Lawmakers Wednesday approved a bill to nullify a clean-energy ballot measure that's barely gotten off the ground in Arizona by making the penalty for utilities violating such a rule as little as $100.
Republican Sen. Sonny Borrelli of Lake Havasu City introduced the "striker" amendment supported by fellow Republicans. Such amendments are a tactic used to introduce a new issue late in the session, often skipping part of the public-hearing process. It passed a committee vote 4-3 on party lines.
Critics contend the amended House Bill 2005 undermines not only the current Renewable Energy Standard, where state utility regulators at the Corporation Commission require utilities to get 15 percent of their power from renewable sources by 2025, but also a ballot initiative recently filed in Arizona aiming for 50 percent renewables.
Arizona Public Service Co.'s lobbyist said the intent was to thwart the ballot measure, not the existing renewable-energy standard, which he said the state's biggest utility is on track to meet.
"We proudly support this amendment and proudly worked with Rep. (Vince) Leach on drafting it," said Rod Ross, senior government affairs representative for APS.
The bill sets the penalty for utilities violating such a clean-energy standard as a civil fine between $100 and $5,000.
"It is important to protect the people of this state from an out-of-state initiative funded by a California billionaire that threatens to raise our electricity prices," Ross said.
Clean Energy for a Healthy Arizona filed paperwork with the Arizona Secretary of State's Office in hopes it can gather about 226,000 signatures and let voters decide if the state constitution should be amended to require utilities to get 50 percent of their power supply from renewables such as solar and wind by 2030, a significant jump from the existing standard.
One of the groups involved in the ballot measure is NextGen America, a political group that focuses on climate change. The group was founded by philanthropist Tom Steyer.
"It would instantaneously require utilities to begin negotiating long-term renewable-energy contracts," said Sen. John Kavanagh, R-Fountain Hills. "The price for those contracts would be astronomical."
Kavanagh said the lawmakers needed to act to protect low-income utility customers.
Tough questions for APS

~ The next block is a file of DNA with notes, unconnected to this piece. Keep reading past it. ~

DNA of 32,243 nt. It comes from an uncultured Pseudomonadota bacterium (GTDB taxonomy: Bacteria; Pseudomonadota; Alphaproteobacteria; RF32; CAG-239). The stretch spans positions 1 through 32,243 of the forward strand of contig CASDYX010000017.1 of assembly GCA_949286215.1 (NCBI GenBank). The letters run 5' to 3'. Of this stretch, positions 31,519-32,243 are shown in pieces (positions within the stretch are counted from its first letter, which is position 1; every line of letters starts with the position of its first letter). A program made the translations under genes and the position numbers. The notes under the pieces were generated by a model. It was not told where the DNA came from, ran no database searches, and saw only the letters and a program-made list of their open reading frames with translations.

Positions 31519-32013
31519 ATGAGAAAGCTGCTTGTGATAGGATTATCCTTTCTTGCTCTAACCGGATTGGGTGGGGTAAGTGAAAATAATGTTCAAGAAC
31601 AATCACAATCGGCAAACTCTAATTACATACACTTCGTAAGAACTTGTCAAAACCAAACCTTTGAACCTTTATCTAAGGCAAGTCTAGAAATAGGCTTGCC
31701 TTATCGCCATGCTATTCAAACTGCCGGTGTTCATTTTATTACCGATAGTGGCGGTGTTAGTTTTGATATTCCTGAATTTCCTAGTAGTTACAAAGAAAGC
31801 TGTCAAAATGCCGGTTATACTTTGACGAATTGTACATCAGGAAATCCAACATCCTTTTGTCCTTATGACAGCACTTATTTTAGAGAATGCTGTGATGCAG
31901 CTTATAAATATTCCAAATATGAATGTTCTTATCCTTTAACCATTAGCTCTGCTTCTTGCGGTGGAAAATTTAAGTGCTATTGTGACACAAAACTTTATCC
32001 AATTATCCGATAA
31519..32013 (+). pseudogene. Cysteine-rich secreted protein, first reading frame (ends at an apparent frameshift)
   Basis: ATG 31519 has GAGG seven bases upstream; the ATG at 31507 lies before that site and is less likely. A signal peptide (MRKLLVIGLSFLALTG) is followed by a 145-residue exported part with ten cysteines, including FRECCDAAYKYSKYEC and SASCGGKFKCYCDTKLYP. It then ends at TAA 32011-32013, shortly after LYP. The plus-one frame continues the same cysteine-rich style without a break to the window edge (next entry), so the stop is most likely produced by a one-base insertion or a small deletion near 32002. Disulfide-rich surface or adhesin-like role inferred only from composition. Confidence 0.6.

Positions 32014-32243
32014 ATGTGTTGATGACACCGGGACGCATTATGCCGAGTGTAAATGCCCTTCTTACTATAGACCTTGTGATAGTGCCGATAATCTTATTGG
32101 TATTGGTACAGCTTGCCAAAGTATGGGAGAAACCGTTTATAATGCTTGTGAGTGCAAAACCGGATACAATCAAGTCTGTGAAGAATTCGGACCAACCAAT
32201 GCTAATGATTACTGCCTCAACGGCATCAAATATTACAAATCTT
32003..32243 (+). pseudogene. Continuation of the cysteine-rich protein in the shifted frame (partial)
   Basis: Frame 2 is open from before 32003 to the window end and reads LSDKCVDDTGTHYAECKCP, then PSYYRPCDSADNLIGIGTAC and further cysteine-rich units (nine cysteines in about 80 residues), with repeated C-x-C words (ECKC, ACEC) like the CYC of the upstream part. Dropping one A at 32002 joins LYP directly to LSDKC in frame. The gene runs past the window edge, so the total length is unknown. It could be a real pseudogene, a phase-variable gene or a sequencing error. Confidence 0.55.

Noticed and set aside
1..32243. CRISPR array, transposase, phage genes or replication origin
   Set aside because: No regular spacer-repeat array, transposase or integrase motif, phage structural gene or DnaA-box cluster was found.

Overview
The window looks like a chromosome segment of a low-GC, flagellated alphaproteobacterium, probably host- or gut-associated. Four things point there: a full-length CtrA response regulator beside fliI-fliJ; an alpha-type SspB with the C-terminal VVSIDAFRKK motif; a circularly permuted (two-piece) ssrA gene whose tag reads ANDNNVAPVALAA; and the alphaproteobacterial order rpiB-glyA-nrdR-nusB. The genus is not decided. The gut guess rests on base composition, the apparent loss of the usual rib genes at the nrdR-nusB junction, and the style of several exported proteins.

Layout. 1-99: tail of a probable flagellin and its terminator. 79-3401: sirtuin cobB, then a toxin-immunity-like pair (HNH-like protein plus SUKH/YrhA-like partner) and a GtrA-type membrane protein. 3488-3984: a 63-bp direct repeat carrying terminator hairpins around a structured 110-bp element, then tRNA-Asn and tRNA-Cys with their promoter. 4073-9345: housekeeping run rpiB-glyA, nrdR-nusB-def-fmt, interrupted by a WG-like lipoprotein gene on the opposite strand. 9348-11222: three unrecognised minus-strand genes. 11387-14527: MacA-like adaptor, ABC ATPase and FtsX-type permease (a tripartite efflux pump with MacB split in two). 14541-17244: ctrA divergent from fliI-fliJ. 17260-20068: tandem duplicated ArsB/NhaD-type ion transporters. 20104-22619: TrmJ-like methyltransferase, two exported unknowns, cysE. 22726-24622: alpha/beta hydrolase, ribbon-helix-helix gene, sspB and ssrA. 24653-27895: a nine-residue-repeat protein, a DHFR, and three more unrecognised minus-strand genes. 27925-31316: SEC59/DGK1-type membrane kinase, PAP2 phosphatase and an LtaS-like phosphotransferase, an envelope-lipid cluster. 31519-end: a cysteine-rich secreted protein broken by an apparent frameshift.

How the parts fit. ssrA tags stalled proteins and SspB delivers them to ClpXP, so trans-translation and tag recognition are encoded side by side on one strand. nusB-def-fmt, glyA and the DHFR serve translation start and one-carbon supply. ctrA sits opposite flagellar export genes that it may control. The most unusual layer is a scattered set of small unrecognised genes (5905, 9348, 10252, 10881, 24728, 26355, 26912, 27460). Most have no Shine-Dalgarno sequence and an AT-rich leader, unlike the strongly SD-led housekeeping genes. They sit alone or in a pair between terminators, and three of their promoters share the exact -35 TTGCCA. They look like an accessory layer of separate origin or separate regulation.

Sen. Juan Mendez, D-Tempe, asked Ross pointed questions about why APS supports the bill.
"It looks like the voters are going to approve an initiative to increase the renewable energy standards," Mendez said. "Is your intent to violate the clean-energy standards we (voters) set?"
Ross said APS officials were confident the ballot measure would fail.
"But if it were to pass, it would have a catastrophic impact on our state economy and our ratepayers," Ross said.
Mendez shot back: "So your intent is to then break the law and pay the $100 fine?"
Ross said that if APS were unable to meet such a standard, it would collaborate with regulators on some form of settlement.
Critics say voters should decide
Mendez also questioned why it was better to kill such a measure in the Capitol rather than let the voters express their will at the ballot box.
Borrelli gave an explanation.
"This is why they (voters) elected us," he said. "They are too busy. I see this being better vetted here, where we are serving people and protecting the constitution."
Sen. Lupe Contreras, D-Cashion, said the bill undercuts voters.
"Saying our voters in our state may not understand or may not vote the right way on certain issues before them is rude, and I think that it is like a slap in the face to the great people of this great state that we sit here and fight for on a daily basis," Contreras said.
Mendez offered an amendment that would require utilities to report all political donations, a point of contention as APS has increasingly involved itself in the elections for the five Corporation Commissioners who set utility rates in the state.
That amendment failed.
What are the current renewable-energy rules?
Arizona Revised Statute 40-246 allows customers to petition the Corporation Commission if they believe a utility is violating a commission order. If at least 25 utility customers sign on to a complaint, it would automatically trigger legal proceedings. (Photo: Tom Tingle/The Republic)
In 2006, commissioners passed the Renewable Energy Standard and Tariff. It requires electric companies to get 15 percent of their power from renewables by 2025, and big companies such as APS are on track to do that.
The existing rule also allows utilities to charge a tariff to customers to pay a premium for renewable energy compared with traditional natural-gas and coal power plants.
Salt River Project, the second-largest utility in Arizona, does not have to follow Corporation Commission's standard because it is a political subdivision of the state and is run by an elected board of directors. It would not be affected by the ballot measure.
SRP seeks to get 20 percent of its energy supply from "sustainable" sources by 2020. SRP includes energy efficiency in its goal.
Utilities such as APS face a separate standard of 22 percent by 2020 for efficiency, which includes things such as subsidizing low-watt light bulbs and helping customers buy fewer energy-wasteful appliances.